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Discussion in 'General Discussion' started by djidt, Aug 27, 2014.
any tips for replacing my motors on my phantom, replacing for standard dji items as mine are broke
You should watch a couple soldering videos before you change them. It is very simple once you get it down. There are 3 solder points when changing a motor so it's pretty straight forward and easy.
You should look up the 3.5 Bullet connector conversion .
As soon as I need to do anything with a motor or ESC they're going on mine.
Used on CP helis for years. No worries.
I put the bullet connectors on like 750r suggests above, here's what those look like:
Is there a reason you didn't cut those leads shorter? Just curious if leaving them longer had an advantage.
And, a bit OT, but what motors are those?
can the bullet conectors be bought from maplin? i like that idea, thanks for the advice guys!!!!
http://www.ebay.co.uk/itm/10-x-PAIRS-Of ... 35bbc8747e
are these the ones, how do they atatch to the wires? are they soldered?
Yes, 3.5mm are the size I used, and they do solder on to the end of the wire, like this:
@Prof: In this case the main reason I left the leads from the motors that long is because I expected to be using them on another airframe later and would need the length. What I really need to do is put longer leads on the ESC's, so the bullet connections can all rest in the deepest/widest part of the arm (between the mainboard and the mounting post that goes through the ESC). Those are SunnySky 2216 kv980 motors...they run really great but aren't quite as optimal on the Phantom as the E300's or Anti-grav's (very close though!)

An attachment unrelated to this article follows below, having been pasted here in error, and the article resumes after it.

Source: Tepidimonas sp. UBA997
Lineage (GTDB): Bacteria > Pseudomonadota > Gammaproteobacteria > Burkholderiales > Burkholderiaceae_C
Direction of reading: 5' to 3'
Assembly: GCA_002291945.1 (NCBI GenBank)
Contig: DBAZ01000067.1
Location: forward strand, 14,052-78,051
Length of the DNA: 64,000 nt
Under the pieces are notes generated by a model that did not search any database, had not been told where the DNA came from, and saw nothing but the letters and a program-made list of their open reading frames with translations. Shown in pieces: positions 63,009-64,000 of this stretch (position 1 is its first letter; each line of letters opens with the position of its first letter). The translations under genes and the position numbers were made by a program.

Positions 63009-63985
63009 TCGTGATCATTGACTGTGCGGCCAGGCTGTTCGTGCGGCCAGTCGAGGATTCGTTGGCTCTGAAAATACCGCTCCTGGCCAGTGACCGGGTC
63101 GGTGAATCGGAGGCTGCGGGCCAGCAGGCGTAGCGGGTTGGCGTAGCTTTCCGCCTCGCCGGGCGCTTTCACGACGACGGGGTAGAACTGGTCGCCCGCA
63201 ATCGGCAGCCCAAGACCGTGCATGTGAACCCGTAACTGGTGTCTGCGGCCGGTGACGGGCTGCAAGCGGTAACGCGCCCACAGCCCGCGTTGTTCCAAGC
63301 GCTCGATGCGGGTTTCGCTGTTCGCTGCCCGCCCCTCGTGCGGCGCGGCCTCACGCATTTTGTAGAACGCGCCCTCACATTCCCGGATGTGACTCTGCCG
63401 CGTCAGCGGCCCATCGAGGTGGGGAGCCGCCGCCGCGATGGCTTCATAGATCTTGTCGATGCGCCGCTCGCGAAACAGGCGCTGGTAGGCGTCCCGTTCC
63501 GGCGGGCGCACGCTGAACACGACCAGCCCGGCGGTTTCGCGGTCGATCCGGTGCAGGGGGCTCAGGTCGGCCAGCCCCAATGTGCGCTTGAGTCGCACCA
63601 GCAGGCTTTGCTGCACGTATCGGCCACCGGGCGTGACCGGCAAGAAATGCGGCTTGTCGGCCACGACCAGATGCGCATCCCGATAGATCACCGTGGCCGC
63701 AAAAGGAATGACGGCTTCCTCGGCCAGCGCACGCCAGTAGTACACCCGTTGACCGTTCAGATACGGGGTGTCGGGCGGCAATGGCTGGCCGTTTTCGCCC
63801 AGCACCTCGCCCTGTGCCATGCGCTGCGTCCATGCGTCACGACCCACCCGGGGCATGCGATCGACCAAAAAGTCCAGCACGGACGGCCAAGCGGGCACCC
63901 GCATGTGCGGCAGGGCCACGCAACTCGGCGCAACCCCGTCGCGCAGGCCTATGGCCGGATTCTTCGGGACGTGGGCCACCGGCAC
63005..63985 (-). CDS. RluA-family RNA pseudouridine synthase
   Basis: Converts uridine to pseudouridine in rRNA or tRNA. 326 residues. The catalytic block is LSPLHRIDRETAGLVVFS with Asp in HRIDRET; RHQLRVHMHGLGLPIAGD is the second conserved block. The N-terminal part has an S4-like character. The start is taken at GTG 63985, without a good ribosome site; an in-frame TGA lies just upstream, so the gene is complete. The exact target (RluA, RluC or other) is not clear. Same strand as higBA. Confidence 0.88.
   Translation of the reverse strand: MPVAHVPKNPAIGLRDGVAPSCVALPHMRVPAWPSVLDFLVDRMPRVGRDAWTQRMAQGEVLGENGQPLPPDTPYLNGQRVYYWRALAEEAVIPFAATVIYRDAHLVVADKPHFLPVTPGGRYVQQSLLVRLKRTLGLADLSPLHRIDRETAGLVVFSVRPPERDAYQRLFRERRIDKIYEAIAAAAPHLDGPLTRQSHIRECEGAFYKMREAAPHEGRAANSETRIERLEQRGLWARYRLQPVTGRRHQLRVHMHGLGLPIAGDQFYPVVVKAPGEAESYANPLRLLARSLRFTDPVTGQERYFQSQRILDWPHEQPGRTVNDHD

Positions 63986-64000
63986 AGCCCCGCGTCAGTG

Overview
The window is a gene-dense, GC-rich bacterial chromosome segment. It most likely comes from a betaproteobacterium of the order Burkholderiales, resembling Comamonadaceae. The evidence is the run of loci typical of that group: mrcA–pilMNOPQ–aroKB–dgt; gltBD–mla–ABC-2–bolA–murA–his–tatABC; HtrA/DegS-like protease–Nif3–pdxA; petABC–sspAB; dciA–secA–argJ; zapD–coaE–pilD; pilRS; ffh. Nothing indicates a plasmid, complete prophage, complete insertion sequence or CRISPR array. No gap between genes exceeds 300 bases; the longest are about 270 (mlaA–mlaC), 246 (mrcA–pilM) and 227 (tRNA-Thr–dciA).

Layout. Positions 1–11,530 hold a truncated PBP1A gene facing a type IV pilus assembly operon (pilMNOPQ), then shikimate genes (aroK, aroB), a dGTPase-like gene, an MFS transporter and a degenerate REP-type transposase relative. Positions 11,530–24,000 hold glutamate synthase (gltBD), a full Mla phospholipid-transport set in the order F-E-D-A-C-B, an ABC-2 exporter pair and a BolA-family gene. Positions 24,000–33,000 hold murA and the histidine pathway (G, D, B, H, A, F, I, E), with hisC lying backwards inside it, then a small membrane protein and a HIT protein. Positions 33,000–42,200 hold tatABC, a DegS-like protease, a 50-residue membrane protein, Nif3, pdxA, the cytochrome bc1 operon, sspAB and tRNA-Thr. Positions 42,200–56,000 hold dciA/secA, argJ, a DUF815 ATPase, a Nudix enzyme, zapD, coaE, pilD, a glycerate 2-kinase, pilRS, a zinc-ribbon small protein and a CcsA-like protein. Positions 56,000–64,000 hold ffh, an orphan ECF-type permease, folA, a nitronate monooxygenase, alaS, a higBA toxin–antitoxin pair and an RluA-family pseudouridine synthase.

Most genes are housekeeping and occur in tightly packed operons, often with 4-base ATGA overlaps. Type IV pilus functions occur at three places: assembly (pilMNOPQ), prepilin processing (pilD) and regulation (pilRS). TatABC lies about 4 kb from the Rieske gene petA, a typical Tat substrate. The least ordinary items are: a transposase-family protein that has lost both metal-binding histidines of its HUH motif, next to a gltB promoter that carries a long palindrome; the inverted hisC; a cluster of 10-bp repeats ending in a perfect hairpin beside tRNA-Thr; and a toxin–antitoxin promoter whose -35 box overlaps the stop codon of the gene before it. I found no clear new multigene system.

is it true to use a soldering iron no bigger than 15-30w?
That was going to be my question. What's the best soldering iron to purchase for this kind of work?
i might get shot down here, but generally speaking the bigger the wattage and tip you can use the better as it heats the work quicker and makes the joint quicker giving less time for the heat to conduct away from the job at hand into the components or wires you are trying to solder. how often have you got hot fingers by using a small iron on a big job.( you've all done it soldering on 4mm gold connectors with a 15 watt iron ) a low watt iron just can't keep heat in a tip. doing circuit boards isn't likely to be an issue with a 15-30 watt iron, but once you start soldering battery cables you need the heat to be there for you. soldring irons are like lathes, you can do a small job with a big iron ( small tip though ) and small job on a big lathe, but you can't do big jobs with small irons and lathes. my iron is a 50 watt antex temp controlled affair and it does me. but if you get up into the 8 - 10 HP electric motors running through 6mm wire idealy you need a bigger iron
Yes Maplins as them
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